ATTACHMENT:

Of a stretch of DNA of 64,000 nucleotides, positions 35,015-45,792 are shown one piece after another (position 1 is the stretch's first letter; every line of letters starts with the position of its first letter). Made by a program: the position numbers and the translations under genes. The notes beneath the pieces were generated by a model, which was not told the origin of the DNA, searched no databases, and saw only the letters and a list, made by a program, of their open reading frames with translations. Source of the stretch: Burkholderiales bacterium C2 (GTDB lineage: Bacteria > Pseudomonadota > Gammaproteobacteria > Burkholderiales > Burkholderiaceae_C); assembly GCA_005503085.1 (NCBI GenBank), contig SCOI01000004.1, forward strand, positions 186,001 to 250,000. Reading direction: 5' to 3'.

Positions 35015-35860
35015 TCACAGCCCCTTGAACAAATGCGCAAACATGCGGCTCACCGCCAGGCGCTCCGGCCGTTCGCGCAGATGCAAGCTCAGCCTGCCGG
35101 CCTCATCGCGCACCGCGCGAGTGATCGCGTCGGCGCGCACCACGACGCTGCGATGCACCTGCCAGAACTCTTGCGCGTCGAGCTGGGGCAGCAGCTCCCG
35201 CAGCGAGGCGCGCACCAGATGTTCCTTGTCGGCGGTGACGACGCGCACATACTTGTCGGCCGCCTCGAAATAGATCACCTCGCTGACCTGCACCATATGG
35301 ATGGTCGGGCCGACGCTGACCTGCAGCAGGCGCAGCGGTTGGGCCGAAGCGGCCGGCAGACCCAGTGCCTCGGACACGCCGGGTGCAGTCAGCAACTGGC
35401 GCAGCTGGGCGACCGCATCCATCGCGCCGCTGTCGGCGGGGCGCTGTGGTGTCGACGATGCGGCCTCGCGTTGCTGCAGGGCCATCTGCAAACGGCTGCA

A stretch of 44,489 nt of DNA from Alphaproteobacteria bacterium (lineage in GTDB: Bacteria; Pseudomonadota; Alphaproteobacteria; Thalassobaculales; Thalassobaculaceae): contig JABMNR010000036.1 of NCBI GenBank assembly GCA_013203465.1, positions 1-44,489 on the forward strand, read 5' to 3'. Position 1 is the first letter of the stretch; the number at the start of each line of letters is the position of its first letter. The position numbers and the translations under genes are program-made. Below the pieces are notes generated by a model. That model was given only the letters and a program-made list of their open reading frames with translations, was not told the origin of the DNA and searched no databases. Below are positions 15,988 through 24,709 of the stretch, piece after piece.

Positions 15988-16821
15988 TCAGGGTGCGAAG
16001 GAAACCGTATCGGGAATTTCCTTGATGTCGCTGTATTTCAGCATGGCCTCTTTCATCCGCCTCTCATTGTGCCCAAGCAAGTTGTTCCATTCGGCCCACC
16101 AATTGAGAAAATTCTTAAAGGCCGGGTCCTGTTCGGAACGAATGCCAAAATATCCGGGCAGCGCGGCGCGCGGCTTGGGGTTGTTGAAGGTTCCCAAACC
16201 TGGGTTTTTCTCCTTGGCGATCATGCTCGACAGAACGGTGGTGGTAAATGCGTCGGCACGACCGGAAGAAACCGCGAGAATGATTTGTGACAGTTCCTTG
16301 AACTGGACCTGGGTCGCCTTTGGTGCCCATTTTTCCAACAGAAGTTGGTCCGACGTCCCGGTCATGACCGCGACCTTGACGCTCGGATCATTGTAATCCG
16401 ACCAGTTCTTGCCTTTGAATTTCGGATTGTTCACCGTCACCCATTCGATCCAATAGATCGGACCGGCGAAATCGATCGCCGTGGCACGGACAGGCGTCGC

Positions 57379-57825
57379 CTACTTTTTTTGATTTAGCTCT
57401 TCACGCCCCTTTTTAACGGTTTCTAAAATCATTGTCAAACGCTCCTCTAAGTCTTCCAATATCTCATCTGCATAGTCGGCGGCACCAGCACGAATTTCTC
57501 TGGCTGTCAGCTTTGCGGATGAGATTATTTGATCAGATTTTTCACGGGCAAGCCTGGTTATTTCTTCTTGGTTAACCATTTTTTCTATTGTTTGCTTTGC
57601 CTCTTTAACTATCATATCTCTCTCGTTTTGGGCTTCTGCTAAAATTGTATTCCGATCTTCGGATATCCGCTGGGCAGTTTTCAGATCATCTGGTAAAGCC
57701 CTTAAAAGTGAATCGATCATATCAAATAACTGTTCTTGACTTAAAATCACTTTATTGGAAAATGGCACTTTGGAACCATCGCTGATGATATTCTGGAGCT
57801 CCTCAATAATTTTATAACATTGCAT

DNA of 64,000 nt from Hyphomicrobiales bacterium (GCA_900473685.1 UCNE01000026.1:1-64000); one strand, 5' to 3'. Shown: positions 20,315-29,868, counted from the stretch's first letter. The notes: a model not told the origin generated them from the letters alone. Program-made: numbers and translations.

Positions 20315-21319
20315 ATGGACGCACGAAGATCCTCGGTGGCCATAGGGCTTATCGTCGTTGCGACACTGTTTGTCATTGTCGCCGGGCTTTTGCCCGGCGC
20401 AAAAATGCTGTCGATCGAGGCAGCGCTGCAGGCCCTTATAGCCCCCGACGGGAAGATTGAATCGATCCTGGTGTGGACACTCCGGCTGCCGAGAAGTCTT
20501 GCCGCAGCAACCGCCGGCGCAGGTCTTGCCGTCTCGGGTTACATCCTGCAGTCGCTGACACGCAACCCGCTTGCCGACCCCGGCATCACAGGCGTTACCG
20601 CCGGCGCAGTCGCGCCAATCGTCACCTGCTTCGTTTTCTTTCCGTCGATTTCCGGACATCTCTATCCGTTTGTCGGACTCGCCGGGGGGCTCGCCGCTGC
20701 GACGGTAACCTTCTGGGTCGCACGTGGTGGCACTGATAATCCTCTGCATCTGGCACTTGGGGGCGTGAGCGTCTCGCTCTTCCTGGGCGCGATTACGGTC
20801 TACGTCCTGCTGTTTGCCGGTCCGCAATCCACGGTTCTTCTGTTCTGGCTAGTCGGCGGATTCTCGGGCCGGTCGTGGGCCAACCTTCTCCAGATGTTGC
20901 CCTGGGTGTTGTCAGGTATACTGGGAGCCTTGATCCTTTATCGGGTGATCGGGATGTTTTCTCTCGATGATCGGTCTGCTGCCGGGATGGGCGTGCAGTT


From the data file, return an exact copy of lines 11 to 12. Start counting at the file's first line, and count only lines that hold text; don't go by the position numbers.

16001 GAAACCGTATCGGGAATTTCCTTGATGTCGCTGTATTTCAGCATGGCCTCTTTCATCCGCCTCTCATTGTGCCCAAGCAAGTTGTTCCATTCGGCCCACC
16101 AATTGAGAAAATTCTTAAAGGCCGGGTCCTGTTCGGAACGAATGCCAAAATATCCGGGCAGCGCGGCGCGCGGCTTGGGGTTGTTGAAGGTTCCCAAACC